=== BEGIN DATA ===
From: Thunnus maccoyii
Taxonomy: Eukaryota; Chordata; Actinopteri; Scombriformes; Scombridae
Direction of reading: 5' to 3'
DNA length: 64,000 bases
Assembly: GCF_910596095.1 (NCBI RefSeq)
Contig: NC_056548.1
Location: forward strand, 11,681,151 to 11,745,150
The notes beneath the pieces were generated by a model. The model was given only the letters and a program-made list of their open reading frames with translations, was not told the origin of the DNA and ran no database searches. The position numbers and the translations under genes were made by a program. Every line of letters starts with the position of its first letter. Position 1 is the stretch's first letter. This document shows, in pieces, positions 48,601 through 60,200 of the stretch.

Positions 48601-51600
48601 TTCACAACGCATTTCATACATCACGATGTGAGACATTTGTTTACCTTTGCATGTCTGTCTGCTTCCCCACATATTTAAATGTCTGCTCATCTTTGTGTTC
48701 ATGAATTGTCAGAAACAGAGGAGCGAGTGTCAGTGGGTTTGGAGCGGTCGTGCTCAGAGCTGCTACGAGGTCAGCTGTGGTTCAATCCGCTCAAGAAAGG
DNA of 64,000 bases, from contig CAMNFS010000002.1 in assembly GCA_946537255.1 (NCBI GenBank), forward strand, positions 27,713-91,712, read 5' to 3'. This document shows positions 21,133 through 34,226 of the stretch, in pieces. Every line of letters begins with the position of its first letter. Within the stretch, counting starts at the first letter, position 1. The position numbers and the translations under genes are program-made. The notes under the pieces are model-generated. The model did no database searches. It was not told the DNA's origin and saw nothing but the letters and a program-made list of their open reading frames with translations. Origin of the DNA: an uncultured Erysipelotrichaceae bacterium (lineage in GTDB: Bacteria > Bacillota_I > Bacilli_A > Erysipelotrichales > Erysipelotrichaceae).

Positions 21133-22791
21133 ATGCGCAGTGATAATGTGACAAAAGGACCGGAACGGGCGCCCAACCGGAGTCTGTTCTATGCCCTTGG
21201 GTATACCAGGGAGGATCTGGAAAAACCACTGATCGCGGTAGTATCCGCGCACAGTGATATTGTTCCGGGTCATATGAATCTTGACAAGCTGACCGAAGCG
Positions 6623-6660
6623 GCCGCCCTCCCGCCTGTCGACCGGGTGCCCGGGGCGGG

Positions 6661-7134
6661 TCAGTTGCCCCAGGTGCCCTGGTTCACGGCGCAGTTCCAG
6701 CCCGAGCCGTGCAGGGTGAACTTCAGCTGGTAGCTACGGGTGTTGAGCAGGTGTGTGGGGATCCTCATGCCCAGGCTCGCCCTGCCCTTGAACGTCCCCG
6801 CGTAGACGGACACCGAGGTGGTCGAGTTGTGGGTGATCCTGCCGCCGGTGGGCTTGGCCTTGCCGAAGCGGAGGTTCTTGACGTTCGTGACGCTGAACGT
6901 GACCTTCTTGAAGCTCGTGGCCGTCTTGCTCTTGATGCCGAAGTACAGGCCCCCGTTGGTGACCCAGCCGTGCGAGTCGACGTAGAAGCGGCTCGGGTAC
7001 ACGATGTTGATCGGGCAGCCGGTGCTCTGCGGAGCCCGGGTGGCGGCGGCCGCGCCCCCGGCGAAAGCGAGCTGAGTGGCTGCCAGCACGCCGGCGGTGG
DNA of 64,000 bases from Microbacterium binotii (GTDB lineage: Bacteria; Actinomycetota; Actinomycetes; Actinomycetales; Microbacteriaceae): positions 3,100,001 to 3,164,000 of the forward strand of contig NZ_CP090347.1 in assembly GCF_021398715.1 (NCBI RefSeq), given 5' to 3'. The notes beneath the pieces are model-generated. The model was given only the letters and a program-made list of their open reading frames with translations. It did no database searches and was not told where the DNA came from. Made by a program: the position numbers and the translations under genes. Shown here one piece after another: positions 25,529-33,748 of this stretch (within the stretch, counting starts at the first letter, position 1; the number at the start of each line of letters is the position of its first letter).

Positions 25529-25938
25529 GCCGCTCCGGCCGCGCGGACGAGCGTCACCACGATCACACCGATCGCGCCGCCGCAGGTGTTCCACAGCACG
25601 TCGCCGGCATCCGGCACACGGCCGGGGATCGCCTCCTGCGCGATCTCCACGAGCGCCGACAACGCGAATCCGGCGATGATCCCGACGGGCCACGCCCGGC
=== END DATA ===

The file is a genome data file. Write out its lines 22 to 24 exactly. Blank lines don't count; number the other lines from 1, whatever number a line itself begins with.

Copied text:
6901 GACCTTCTTGAAGCTCGTGGCCGTCTTGCTCTTGATGCCGAAGTACAGGCCCCCGTTGGTGACCCAGCCGTGCGAGTCGACGTAGAAGCGGCTCGGGTAC
7001 ACGATGTTGATCGGGCAGCCGGTGCTCTGCGGAGCCCGGGTGGCGGCGGCCGCGCCCCCGGCGAAAGCGAGCTGAGTGGCTGCCAGCACGCCGGCGGTGG
DNA of 64,000 bases from Microbacterium binotii (GTDB lineage: Bacteria; Actinomycetota; Actinomycetes; Actinomycetales; Microbacteriaceae): positions 3,100,001 to 3,164,000 of the forward strand of contig NZ_CP090347.1 in assembly GCF_021398715.1 (NCBI RefSeq), given 5' to 3'. The notes beneath the pieces are model-generated. The model was given only the letters and a program-made list of their open reading frames with translations. It did no database searches and was not told where the DNA came from. Made by a program: the position numbers and the translations under genes. Shown here one piece after another: positions 25,529-33,748 of this stretch (within the stretch, counting starts at the first letter, position 1; the number at the start of each line of letters is the position of its first letter).